History

Family of artist who painted courthouse murals still treasures his private creations

By DAVID DUPONT  BG Independent News The murals on the second floor of the Wood County Courthouse are public treasures. For Cheryl Windisch, of Bowling Green, they are family history. The murals that are undergoing preservation work were painted by her great-grandfather Isaac Moore Taylor.  Oil field mural Taylor, who was born 175 years ago on Feb. 5, 1844 in western New York close by the Pennsylvania oil fields, was an oil man drawn in middle age to Wood County, where he got involved in local politics, including a single term as mayor of Bowling Green. But his passion was painting.  “He loved doing that more than he enjoyed having real jobs,” his great-granddaughter said. “He was really kind of a wanderlust guy.” That wanderlust took him out west on oil business, before he settled in Bowling Green where he and his wife, Adella, raised their four daughters, including Windisch’s grandmother Mildred. His interest in art started when he was a child, and he studied with two master teachers in his youth. When he was 15 the Drake oil strike in Oil Creek, Pennsylvania, occurred, and that sparked his interest in the oil business. He became a leading authority who whose advice was sought nationwide, according to a biographical sketch written by the family. The first Ohio well he drilled was in what is now the middle of Findlay. Then he started to explore in the Sand Ridge area of Bowling Green. All the while, his great-granddaughter said, he continued painting. His family settled in town in a home at 249 S. Church St. The house is still standing. The place where he painted, an old barn in the rear, was torn down when the post office was expanded and the drive-through added. That “paint shop,” both Windsich and her brother Scott Cunningham, the family historian, recall, was mostly off-limits for children. Their mother was allowed in a few times. “Usually kids weren’t allowed to go in there because there was too much stuff for them to get into,” Windisch said. Taylor created art in a variety styles and for…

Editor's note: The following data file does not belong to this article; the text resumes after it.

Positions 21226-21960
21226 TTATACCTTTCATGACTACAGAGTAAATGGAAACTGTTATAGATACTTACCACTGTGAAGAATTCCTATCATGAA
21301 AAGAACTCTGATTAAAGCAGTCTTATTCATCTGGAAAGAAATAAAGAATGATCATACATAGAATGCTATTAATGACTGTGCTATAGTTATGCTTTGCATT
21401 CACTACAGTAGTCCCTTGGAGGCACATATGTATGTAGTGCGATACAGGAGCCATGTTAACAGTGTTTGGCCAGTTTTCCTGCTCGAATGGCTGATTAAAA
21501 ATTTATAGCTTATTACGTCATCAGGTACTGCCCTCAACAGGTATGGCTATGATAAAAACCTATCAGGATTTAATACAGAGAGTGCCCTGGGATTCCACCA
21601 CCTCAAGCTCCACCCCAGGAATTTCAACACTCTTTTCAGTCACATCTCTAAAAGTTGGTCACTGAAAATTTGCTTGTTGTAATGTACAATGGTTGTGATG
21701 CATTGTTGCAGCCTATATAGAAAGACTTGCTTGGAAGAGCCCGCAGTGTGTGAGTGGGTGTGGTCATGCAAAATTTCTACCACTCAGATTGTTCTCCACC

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Panel discussed the tangled, unsavory roots of the migration crisis

By DAVID DUPONT BG Independent News The roots of the current immigration crisis run deep, and they extend to the seat of government in the United States. The complexity of that web were traced during Pushed Out: Root Causes of Migration from Mexico and Central America Wednesday at a discussion hosted by La Conexion at the Wood County Library. Four speakers addressed the historical background of immigration from Mexico and Central America as well as current reality. They spoke both from scholarship and personal experience. Valeria Grinberg Pla, a professor of Spanish American literature and culture, traced the violence that has sent so many Central Americans adrift. The U.S. had a pattern of interfering in the governments of Central American nations to promote the interest of American corporations, particularly those of the United Fruit Company. Any government that promoted land reform was likely to be overthrown. That happened in Guatemala in the 1950s, leading to 30 years of civil war, and in the 1970s in Nicaragua where the Reagan Administration backed a counter revolutionary force trying to overthrow the government, Pla said. These countries as well as El Salvador all suffered from extended period of civil strife with Honduras suffering collateral damage from the neighboring conflicts. And the aftermath of those wars has been devastating.  Many refugees from the war ended up in the United States. The adults had to deal with dislocation and the trauma of war, Pla said.Their children faced cultural dislocation. Some joined gangs here in the United States as a way to cope. When they returned to their home countries, they brought gang culture with them.  Those gangs took root in the post-war landscape, Pla said. These Central American countries now suffer from the highest rates of non-military violence of any place in the world. Those migrants, including those in the caravan on its way to the United are fleeing this violence, she said.  “They are not economic migrants. They are not seeking a better life. For them, it’s a matter of life or death.” The Rev. Herb Weber, of St. John XXIII Catholic Parish, first…


Mosaics to be removed later this month & returned by BGSU to Turkey